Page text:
There was one phobia she never could overcome. She could not have an overnight at my house. She could last maybe until 10pm and then just had to go across the yard and back home. We tried and we tried. Her mother left the back door unlocked, expecting the inevitable.

Trisha loved to come to my house. To her it was a sanctuary. I had my own room and my own toys and a dollhouse. She had 8 (EIGHT) sisters. Enough said!

In her house, as the oldest daughter, she was the second mother. She was very efficient with those babies that seemed to appear every 1 ½ years or so. She was so efficient that some of my neighborhood babysitting opportunities went to her instead. 😊

A favorite memory happened several years running in the early 1960s. A parent would drive us to the local commuter train station (way before Amtrak)and we’d take the day to ride to downtown Philadelphia’s Reading Terminal. We’d then take a short walk to the infamous Wannamaker’s and commence to do all our Christmas shopping in one day. It was a most delightful day in the large department store with elevator operators and light shows and dancing waters. The amazing outside window displays were a show in themselves. I believe there were 14 floors and we pretty much covered most of them. Every time I see the movie ‘Miracle on 34th Street’, I’m reminded of our adventures.

at my mother’s 90th bday party 2012

When I left the state of Pennsylvania and moved halfway across the country to Missouri it was a different time. Communication consisted of letter writing or very expensive land-line phone calls. Trisha’s birthday was in October and mine in March. We’d save up all year and call each other on our birthdays, talking for up to two hours! This went on for years. With the advanced technology, we communicated much more often. In fact, I spoke with her only a week ago (for which I am now more than ever thankful.)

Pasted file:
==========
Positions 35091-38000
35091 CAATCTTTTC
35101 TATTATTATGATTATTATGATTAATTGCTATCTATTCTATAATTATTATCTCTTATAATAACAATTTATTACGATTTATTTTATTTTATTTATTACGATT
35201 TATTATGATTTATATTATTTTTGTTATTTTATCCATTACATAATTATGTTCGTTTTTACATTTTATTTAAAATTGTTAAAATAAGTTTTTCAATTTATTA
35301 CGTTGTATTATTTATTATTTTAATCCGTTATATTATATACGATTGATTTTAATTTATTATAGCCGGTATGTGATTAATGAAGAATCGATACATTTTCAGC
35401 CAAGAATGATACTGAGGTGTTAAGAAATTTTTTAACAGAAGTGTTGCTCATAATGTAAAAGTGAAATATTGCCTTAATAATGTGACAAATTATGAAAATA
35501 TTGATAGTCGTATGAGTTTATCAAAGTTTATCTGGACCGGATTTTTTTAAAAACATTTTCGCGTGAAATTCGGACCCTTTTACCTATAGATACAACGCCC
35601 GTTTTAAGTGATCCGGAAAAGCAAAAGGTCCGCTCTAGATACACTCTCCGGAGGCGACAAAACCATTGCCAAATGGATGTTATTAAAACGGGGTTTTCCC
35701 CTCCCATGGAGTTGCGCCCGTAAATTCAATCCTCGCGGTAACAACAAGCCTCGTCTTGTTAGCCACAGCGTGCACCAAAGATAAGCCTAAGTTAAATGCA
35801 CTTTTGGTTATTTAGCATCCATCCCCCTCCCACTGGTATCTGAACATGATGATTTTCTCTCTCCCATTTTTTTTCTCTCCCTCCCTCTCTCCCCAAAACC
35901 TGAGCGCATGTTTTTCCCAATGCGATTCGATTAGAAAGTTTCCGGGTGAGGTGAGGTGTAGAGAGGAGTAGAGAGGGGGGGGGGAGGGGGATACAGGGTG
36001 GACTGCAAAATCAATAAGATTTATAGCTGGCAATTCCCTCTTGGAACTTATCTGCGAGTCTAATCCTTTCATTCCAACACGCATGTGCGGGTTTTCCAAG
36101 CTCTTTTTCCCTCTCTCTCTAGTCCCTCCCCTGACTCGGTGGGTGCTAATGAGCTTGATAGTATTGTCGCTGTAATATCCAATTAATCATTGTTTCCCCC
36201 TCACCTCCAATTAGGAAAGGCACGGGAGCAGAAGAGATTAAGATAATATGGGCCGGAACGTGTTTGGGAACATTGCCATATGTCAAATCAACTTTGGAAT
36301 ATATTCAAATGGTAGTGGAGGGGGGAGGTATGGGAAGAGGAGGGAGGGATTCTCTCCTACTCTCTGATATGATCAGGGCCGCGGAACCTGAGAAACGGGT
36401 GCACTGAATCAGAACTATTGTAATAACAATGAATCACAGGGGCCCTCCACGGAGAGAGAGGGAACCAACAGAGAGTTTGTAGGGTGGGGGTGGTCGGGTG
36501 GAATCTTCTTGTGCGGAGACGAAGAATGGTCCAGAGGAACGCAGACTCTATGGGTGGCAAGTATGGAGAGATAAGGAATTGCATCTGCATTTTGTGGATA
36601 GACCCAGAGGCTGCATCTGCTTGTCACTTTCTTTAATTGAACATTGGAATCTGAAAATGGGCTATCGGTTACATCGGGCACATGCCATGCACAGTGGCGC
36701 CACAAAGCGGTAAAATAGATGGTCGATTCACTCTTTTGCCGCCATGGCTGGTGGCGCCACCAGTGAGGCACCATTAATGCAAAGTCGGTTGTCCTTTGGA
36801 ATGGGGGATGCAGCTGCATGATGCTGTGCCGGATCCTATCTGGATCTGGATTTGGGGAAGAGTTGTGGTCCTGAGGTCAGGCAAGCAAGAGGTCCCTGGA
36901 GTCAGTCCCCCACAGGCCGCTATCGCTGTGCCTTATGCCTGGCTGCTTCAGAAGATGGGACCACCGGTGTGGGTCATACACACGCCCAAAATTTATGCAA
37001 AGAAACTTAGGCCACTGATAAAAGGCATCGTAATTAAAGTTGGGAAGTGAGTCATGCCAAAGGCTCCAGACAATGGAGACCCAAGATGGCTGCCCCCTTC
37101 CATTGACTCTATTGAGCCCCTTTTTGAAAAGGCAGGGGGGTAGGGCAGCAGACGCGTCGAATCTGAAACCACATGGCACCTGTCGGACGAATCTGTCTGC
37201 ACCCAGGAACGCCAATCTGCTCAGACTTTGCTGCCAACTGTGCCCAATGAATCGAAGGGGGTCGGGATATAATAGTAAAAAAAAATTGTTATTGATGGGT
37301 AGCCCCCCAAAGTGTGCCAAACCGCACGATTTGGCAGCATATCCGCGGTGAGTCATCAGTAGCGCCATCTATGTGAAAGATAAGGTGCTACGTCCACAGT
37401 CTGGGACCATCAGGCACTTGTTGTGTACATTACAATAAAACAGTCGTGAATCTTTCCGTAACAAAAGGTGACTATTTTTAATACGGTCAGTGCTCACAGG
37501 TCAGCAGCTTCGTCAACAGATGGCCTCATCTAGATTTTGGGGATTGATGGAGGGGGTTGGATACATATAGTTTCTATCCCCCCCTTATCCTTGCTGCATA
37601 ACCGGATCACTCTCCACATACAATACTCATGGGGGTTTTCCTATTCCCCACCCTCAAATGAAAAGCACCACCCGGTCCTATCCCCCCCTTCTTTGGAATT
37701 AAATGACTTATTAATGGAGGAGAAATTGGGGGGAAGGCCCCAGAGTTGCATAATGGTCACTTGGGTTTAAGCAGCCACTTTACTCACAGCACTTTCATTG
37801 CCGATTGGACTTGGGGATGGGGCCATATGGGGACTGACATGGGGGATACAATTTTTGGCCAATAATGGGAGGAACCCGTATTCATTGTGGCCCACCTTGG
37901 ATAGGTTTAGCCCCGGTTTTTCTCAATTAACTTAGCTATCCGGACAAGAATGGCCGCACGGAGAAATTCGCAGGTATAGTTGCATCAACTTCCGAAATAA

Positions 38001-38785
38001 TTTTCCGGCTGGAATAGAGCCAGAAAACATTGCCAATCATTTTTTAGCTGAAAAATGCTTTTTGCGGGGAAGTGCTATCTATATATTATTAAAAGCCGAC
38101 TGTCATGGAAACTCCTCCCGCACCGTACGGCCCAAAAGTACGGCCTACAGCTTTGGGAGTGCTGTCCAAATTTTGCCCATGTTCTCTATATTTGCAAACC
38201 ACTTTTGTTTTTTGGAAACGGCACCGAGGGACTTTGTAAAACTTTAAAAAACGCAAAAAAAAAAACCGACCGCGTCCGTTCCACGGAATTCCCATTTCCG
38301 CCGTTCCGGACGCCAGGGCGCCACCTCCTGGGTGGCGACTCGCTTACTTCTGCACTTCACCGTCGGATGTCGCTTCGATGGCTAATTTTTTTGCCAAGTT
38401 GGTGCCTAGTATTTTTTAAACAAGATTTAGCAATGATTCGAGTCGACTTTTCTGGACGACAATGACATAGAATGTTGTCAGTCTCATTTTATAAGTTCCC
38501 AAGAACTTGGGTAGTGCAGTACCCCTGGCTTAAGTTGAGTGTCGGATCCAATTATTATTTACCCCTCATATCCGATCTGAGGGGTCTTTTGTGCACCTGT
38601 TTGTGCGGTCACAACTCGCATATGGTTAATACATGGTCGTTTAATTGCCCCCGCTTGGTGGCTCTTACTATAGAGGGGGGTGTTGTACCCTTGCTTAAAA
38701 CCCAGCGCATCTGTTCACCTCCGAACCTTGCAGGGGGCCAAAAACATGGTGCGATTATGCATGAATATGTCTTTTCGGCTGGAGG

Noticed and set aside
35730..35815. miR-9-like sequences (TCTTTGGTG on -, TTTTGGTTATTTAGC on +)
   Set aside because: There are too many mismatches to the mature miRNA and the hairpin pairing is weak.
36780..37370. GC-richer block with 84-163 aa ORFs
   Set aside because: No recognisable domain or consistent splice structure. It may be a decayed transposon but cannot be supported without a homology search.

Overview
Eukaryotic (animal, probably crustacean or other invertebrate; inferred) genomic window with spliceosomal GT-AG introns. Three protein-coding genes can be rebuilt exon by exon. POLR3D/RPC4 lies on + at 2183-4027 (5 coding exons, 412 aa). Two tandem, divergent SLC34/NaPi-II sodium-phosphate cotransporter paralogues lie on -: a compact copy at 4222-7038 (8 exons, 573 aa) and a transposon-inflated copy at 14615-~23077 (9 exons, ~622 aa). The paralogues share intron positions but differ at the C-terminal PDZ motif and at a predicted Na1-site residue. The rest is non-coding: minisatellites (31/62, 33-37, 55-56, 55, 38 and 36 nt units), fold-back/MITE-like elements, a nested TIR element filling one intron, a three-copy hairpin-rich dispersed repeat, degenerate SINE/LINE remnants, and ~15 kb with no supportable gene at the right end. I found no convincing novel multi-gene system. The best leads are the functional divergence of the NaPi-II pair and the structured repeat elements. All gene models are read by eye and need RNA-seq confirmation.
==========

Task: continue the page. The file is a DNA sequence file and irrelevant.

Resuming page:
We share with each other our ups and downs, our jobs, our children, and now our grandchildren. We rejoice with each other and pray for each other.
When my mother turned 90 and we had a big party for her in Missouri, I bought Trisha a plane ticket so she could join in.

A year or so ago, hubby and I took a trip to the east coast to see my roots, my homes, my hangouts, and my friends. Trisha and I connected and met up with another neighbor, Lynn, for a reunion lunch. I am now more than ever grateful for that time.

trisha lynn2
1978 back home reunion with Trisha, Lynn and our ‘next generation’
trisha lynn 1
2016 reunion, Hatboro, PA with Lynn and Trisha








Trisha did not have an easy life. But she was a trooper. And she was grounded in her faith in her Savior. We spoke a lot about that. Jesus was such a comfort to her.
Her love was unconditional, to her family, her friends, and to me.

My heart hurts with sadness. And shock! I know there’s a part of her that will be with me always, and I’m better for it. But it’s sad to know I cannot pick up the phone, or text, or email her at any given moment. As our friend and neighbor Lynn said, “Unfortunately we will be saying goodbye to one of our oldest friends on earth.”

I cannot imagine how her children Shane and Erin, and grandchildren and extended family miss her.